After Trump, GOP Foreign Policy Faces an Uncertain Future

Republicans have picked a nominee who breaks from party orthodoxy on most international issues. What happens after Election Day?

Republican presidential candidate Donald Trump gives a thumbs up after a foreign policy speech at the Mayflower Hotel in Washington on April 27.
AP Photo/Evan Vucci
Alex Rogers
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Alex Rogers
Aug. 29, 2016, 8:01 p.m.

Ask Republican foreign policy gurus—the ones who advised plausible presidential candidates such as Marco Rubio or Jeb Bush—whether Donald Trump’s candidacy will change the party’s approach to the world, and you’ll inevitably hear a litany of protests and deflections.

They’ll argue that Trump is a unique figure, one which nabbed the nomination only because of a series of unfortunate coincidences. They’ll see a public poll showing that more than 60 percent of Republicans are skeptical of U.S. international engagement and blame the question. Or they’ll say President Obama is partly responsible for the public’s retreat from the world, since he didn’t explain well enough our special role in it.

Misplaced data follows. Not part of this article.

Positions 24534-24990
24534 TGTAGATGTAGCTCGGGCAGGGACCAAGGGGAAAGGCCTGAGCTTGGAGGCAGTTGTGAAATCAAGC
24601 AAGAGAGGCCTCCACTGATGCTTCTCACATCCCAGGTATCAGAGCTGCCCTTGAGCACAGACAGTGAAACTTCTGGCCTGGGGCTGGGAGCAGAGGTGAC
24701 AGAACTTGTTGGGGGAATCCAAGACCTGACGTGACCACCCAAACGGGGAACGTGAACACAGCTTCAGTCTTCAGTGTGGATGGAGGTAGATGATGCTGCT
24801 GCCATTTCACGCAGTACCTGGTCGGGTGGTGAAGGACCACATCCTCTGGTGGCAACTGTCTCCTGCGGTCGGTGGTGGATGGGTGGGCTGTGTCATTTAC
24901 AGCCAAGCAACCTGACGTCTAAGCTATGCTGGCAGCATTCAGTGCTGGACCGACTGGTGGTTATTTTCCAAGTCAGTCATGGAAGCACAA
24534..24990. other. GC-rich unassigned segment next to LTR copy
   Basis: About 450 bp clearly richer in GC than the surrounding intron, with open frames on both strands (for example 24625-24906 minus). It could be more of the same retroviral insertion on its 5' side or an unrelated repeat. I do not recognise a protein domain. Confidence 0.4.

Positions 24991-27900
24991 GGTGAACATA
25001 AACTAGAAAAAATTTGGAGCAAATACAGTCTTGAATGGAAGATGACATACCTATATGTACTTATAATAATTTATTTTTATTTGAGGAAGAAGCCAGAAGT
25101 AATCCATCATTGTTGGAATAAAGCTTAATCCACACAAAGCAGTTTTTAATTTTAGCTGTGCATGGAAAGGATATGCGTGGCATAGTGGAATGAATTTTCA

Finally, they’ll maintain that the majority of the party is still with them, as is the GOP’s next generation of leaders, and that there needs to be only a few changes in messaging and policy, not an evolution in thought. But their first reactions, when asked what happens next in the Republican foreign policy world, may prove to be the most telling.

“I have no idea—is the bottom line, up front,” said William Inboden, a former national security aide to President George W. Bush, now at the University of Texas.

“God only knows,” added Dr. Eliot Cohen, a former top State Department official during the same Bush administration. “I just think nobody can tell what the outcome of this is going to be.”

Trump’s rise has magnified the protectionist and nationalist voices that have long been within the Republican Party—and upended the conservative internationalism espoused by most of his rivals in the primary. Even if Trump loses badly on Election Day, those voices and voters won’t stop trying to shift the GOP away from some of its most-enduring positions.

While Trump’s personal attacks—from his ridicule of Sen. John McCain for being a prisoner of war to his hostility towards the parents of a slain Muslim soldier—have drawn intraparty criticism, his success despite apostate foreign policy prescriptions have caused deeper ideological concerns. His proposed ban against Muslims, threats to tear up major international trade deals, apparent admiration of Russian president Vladimir Putin, suggestion for the U.S. to withdraw military support from Japan and South Korea, and hedged commitment to defend NATO allies have all raised questions and contempt from Republican foreign policy experts.

“We are going to take care of this country first,” he told The New York Times in July, “before we worry about everyone else in the world.”